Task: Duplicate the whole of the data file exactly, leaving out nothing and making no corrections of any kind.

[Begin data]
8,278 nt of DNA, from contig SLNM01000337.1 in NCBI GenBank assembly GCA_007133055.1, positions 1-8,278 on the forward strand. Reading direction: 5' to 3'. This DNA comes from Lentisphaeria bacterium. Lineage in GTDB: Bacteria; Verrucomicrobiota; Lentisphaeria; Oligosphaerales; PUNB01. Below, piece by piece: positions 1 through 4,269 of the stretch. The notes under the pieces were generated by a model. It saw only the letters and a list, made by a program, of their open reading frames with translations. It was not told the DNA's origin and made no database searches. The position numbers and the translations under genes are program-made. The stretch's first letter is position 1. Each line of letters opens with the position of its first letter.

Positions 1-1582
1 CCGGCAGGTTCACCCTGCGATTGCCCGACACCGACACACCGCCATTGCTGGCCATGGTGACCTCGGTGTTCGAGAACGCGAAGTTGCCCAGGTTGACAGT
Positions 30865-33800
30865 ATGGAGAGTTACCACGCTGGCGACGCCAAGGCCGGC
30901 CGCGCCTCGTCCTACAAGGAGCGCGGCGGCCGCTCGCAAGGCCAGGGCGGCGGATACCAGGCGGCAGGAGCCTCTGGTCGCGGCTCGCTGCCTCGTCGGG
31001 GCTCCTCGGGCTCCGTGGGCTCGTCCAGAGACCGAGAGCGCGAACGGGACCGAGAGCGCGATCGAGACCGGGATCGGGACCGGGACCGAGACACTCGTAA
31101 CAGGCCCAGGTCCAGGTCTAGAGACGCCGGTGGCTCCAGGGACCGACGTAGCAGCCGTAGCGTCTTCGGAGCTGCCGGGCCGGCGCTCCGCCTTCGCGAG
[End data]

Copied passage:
8,278 nt of DNA, from contig SLNM01000337.1 in NCBI GenBank assembly GCA_007133055.1, positions 1-8,278 on the forward strand. Reading direction: 5' to 3'. This DNA comes from Lentisphaeria bacterium. Lineage in GTDB: Bacteria; Verrucomicrobiota; Lentisphaeria; Oligosphaerales; PUNB01. Below, piece by piece: positions 1 through 4,269 of the stretch. The notes under the pieces were generated by a model. It saw only the letters and a list, made by a program, of their open reading frames with translations. It was not told the DNA's origin and made no database searches. The position numbers and the translations under genes are program-made. The stretch's first letter is position 1. Each line of letters opens with the position of its first letter.

Positions 1-1582
1 CCGGCAGGTTCACCCTGCGATTGCCCGACACCGACACACCGCCATTGCTGGCCATGGTGACCTCGGTGTTCGAGAACGCGAAGTTGCCCAGGTTGACAGT
Positions 30865-33800
30865 ATGGAGAGTTACCACGCTGGCGACGCCAAGGCCGGC
30901 CGCGCCTCGTCCTACAAGGAGCGCGGCGGCCGCTCGCAAGGCCAGGGCGGCGGATACCAGGCGGCAGGAGCCTCTGGTCGCGGCTCGCTGCCTCGTCGGG
31001 GCTCCTCGGGCTCCGTGGGCTCGTCCAGAGACCGAGAGCGCGAACGGGACCGAGAGCGCGATCGAGACCGGGATCGGGACCGGGACCGAGACACTCGTAA
31101 CAGGCCCAGGTCCAGGTCTAGAGACGCCGGTGGCTCCAGGGACCGACGTAGCAGCCGTAGCGTCTTCGGAGCTGCCGGGCCGGCGCTCCGCCTTCGCGAG